by Laurie Oswald Robinson

When Pastor Renee Kanagy at New Creation Fellowship asked for a volunteer to provide visuals for the five-week season of Advent leading into Epiphany, George Krievins – like Mary in the Christmas story — took a leap of faith that birthed something new.

Though Krievins, an architect, had not painted since high school, he created a five-panel painting (pentaptych) that included the Annunciation, the birth of Jesus and the Visit of the Magi. By painting a new panel each week, Krievins, by Sunday, Jan. 5, finished the piece that spanned the front of the sanctuary in the Sister Frieda Chapel in Newton, Kansas. The chapel was built in 1954 as part of the former Bethel Deaconess Hospital and was later purchased by New Creation.

He said his architecture background has helped him to appreciate the colonial-style chapel. So when the call came for a volunteer, he saw his opportunity to make the space – and the story – to come alive. His inspiration came from comments Kanagy made in Sunday school on healing spaces.

“This space is so well done from a design point of view, with its arched ceilings, lighting and correct proportions, which makes it a very peaceful place to be,” he said. “I saw my opportunity to enhance this space so others could better see what is here and how beautifully it works as a whole. … Space, and what is in it, deeply affects how we worship.

“In doing this project, I answered a question that Jude McCulley raised in a sermon, ‘How do you make an old story new?’ I learned that to make a story as old as the Christmas story become new and relevant, I had to retell it myself. And if retelling it in words is not enough to make it vital, then I need to tell it in a way that is outside my comfort zone.”

The project, though very stretching from start to finish, brought fresh poignancy to his Christmas, Krievins said. “Christmas was less stressful, as I connected with the very deep meaning of what the season is all about,” he said. “Once a week, I took my paints and brushes and worked in the sanctuary all by myself for four or five hours as I played music in the background. It was a very contemplative time.

“It felt as if the whole process was being guided by the Spirit. I was constantly reminded by the challenges of creating this – as well as the other things other people found meaningful in the artwork that I didn’t intend — that I was not in as much control as I thought I was.”

One thing Krievins did shape, however, was the original conception of the artwork which he shared in the bulletin each week. He writes, “The five panels visually represent heaven and earth. The heavens arching down symbolize the Creator’s longing for relationship with his creation, and the earth arching upwards symbolizes the reciprocal longing of mankind. The patterns on the land echo the mile roads and fields of the Midwest, placing us in the center of this cosmic tension.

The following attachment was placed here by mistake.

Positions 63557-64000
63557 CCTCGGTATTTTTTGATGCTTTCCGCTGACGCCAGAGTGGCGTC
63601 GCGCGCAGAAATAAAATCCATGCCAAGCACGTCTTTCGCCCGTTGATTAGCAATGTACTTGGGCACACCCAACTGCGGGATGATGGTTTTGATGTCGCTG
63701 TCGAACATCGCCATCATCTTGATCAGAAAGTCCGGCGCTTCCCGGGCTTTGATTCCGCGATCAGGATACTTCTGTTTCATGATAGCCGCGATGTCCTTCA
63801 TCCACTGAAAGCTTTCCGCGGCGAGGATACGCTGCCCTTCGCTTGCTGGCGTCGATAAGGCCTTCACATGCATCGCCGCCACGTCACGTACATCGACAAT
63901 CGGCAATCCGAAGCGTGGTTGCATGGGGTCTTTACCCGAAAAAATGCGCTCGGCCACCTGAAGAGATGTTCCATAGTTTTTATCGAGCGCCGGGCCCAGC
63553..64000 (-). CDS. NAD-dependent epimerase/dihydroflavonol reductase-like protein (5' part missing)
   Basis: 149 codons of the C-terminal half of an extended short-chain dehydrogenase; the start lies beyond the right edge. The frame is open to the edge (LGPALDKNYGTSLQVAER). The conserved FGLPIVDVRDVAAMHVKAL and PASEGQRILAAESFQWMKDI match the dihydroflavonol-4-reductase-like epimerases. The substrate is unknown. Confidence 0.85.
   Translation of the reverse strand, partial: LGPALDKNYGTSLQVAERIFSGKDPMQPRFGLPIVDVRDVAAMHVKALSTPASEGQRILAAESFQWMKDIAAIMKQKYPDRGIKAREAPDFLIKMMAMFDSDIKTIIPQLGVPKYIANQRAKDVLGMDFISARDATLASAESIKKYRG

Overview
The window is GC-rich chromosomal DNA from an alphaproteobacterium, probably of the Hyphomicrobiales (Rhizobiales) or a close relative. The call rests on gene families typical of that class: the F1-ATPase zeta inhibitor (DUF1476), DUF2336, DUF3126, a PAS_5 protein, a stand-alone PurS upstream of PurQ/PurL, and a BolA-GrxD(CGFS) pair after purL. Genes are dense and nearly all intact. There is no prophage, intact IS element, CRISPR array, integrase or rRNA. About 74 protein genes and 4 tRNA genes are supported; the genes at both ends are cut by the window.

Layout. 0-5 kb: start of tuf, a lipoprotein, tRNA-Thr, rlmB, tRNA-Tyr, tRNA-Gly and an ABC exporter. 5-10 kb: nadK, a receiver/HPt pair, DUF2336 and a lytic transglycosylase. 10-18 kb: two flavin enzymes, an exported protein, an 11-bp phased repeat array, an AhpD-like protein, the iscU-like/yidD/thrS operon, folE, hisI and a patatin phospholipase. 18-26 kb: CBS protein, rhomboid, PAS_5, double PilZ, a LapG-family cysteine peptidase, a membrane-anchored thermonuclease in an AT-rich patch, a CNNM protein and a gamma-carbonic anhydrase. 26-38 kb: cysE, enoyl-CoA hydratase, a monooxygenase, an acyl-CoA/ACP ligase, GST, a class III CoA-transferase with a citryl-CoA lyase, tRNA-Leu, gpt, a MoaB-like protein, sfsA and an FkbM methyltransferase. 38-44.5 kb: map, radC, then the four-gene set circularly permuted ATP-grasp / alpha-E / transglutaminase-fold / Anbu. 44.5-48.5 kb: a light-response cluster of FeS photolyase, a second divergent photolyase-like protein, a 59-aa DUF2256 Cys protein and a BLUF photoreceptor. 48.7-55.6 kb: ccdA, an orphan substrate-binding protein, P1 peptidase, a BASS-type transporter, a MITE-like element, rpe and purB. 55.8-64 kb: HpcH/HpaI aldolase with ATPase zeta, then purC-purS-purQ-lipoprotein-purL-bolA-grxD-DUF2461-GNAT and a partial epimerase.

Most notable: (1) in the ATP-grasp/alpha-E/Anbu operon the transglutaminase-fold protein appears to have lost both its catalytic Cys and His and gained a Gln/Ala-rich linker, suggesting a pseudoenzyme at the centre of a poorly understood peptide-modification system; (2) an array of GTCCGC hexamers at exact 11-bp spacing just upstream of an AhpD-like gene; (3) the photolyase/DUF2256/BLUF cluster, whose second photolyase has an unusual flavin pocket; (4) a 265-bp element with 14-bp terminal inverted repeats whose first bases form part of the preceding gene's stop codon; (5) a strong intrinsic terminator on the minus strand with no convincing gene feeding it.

“Three shepherds stand in silhouette outside a sheepfold. … There are countless numbers of sheep in the sheepfold that stretches towards the horizon, and a ripe field of wheat fills the foreground, signs of the Creator’s care and provision for creation. But there is yet no shepherd to guard the gate. One star twinkles in the sky above the shepherds. Is it a sign?”

In his explanation of the panel depicting the Annunciation, he writes, “I believe God works in subtle and mysterious ways, so there is something about angels and the multitudes of heavenly hosts that mystifies me. … The field of wheat and the vineyard foreshadow bread and wine … the body and blood of Christ, a coming sacrament that celebrates the restoration of our relationship with God.”

To depict the nativity, Krievins paints Joseph holding Jesus. “Faith is a journey, and in this moment, on a cold dark night in a stable, far from friends and family, God’s incarnation is a mystery that is challenging to grasp,” he wrote. “Mary believes, a belief entangled with the emotions of motherhood, but very real. Her faith connects her to God in heaven, even as God is connecting humankind through his birth.”

The river represents a stream in the desert, symbolic of the living water that Christ brings to the thirsty places in our lives. “Even as the west half of this pentaptych depicts a fruitful earth, the east side will balance that with a more rocky, dry, and thorny reality,” he wrote.

To explain the Epiphany imagery, he wrote, “The three kings come bearings gifts to welcome the newborn king…we don’t know who they were, or from where they came, or even their number or gender, but in this story, they represent the ‘other.’ They represent us. We close this longest night with the first glow of dawning in the east.”

Kanagy said, “This experience has revealed the powerful interplay, or dance, between the scripture, the liturgy and the church seasons. We didn’t intentionally link this to the Year of the Bible. And yet, just as stained-glass windows in earlier times told the gospel story to pre-literate people, art allows us to embody the words of the biblical narrative in ways that cause them to come alive in new ways.”